Taste: trail mix (more fruit, less nuts), savory oak, rum cake
Finish: moderately long – toasted bread, caramel, cinnamon, leather


Overall: While I can’t say it’s worth a triple-digit purchase, I can say that Old Pogue Master’s Select is surprisingly good. Gauging its maturity by profile is a challenge, however. I assume it’s a blend of younger and older bourbon. Regardless, I’m satisfied.

Rating: Fine.

Angel’s Envy

When I first ventured into whiskey, one of my early favorites was Angel’s Envy. The proof was approachable, the flavor was sweet, and the finish fared easy. But over time, I drifted away from Henderson’s neoclassic “bourbon finished in port wine casks.” A revisit is overdue.


Pour: Angel’s Envy
Proof: 86.8
Age: not stated
Color: rich amber
Nose: brown sugar glaze, baked pear, toffee
Taste: vanilla, honey butter, Golden Delicious apple
Finish: moderate w/ caramel drizzle, confectioners sugar, faint white pepper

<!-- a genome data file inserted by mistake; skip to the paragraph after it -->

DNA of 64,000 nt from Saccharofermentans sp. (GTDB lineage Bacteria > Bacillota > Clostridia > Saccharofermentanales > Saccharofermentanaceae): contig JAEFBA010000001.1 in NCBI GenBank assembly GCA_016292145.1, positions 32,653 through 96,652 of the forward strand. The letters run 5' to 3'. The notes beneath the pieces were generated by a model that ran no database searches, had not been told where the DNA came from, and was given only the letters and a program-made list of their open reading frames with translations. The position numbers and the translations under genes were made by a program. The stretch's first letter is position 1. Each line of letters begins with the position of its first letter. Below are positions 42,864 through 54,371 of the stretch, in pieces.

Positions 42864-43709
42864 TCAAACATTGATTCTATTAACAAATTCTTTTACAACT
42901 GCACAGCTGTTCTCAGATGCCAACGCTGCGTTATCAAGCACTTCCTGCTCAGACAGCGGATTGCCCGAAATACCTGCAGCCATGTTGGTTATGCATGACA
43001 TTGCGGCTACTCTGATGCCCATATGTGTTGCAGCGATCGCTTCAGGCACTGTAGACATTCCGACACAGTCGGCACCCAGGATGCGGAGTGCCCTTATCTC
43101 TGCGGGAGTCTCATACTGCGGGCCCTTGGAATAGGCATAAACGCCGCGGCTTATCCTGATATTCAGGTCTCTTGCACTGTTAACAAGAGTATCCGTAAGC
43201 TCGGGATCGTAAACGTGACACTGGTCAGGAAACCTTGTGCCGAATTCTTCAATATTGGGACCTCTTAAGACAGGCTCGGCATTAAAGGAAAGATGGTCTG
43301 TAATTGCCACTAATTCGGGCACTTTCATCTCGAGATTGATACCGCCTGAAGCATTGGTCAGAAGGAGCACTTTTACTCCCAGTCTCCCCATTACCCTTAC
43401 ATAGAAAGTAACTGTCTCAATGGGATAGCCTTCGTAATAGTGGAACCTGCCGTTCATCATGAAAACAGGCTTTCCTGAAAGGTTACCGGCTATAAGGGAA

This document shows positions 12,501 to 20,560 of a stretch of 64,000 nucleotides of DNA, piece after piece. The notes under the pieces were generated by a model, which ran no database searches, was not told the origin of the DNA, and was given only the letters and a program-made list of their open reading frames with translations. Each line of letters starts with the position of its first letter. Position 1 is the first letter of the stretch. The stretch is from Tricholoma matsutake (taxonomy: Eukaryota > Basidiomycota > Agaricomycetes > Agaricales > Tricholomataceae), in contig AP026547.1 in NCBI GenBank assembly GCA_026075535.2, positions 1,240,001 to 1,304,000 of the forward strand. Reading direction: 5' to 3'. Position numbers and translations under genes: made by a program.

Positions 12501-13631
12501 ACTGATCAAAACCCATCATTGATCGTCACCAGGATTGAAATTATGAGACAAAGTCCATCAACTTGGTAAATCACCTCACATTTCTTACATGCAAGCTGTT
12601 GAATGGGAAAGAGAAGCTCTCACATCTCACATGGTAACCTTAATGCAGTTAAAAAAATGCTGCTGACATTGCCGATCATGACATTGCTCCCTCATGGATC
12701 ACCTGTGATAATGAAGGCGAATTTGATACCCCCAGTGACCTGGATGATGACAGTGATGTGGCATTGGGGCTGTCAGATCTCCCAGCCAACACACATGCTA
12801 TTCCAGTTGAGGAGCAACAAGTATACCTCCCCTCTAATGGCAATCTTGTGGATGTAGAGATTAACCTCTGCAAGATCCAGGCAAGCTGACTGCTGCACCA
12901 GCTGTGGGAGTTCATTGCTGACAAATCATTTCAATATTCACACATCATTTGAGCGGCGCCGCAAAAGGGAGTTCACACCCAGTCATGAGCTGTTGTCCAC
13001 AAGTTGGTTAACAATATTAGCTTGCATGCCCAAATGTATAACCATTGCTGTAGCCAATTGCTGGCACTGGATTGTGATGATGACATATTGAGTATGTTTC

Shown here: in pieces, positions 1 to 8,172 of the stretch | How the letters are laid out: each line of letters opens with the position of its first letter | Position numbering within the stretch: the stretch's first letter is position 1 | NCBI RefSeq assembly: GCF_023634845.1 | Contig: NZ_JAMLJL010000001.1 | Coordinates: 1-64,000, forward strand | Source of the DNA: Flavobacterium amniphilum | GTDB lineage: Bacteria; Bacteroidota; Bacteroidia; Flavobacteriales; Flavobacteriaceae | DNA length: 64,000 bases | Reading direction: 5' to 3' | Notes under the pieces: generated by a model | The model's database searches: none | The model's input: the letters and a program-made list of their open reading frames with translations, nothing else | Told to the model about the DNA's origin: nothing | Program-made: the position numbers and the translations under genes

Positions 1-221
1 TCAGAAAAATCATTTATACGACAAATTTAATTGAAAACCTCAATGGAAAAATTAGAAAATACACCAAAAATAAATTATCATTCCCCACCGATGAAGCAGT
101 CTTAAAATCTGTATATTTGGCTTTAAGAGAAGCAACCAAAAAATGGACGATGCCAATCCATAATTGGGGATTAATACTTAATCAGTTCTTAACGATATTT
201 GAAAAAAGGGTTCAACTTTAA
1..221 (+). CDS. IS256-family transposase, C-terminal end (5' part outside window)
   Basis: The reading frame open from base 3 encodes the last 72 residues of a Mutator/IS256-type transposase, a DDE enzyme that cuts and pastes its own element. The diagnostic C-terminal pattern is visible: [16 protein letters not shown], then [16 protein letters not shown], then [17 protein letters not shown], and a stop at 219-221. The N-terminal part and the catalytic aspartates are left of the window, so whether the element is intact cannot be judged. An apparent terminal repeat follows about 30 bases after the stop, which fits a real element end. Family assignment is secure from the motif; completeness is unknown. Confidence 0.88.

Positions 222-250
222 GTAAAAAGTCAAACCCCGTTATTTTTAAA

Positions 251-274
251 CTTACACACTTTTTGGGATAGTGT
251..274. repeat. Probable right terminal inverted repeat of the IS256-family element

Overall: Don’t let my notes fool you – this is tastier than I remember. And while Angel’s Envy isn’t complex whiskey, it’s enjoyable whiskey. The port cask influence is just right – enough to add character, yet keep that character undeniably Kentucky.

Rating: Angelically simple.

Jack Daniel’s Bottled in Bond

When you hear the words “bottled in bond,” do you think Jack Daniel’s? Didn’t think so. Believe it or not, Jack Daniel’s has a bottled-in-bond expression. It’s just exclusive to travel-retail outlets. Will it prove a notable step up from the 80-proof Old No. 7? Very likely.


Pour: Jack Daniel’s Bottled in Bond
Proof: 100
Age: not stated (at least 4 years)
Color: rich amber
Nose: toasted banana, creme brulee, faint spice
Taste: mild vanilla, honey-pear, nutmeg
Finish: moderately long w/ custard, barrel char, cinnamon toast


Overall: As predicted, a notch above your everyday Jack Daniel’s but that’s about it. Profile-wise, there’s very little in terms of uniqueness – not much of a boost in complexity either. Still, a decent pour, and for $38 a liter who’s complaining? 

Rating: Old No. 7.1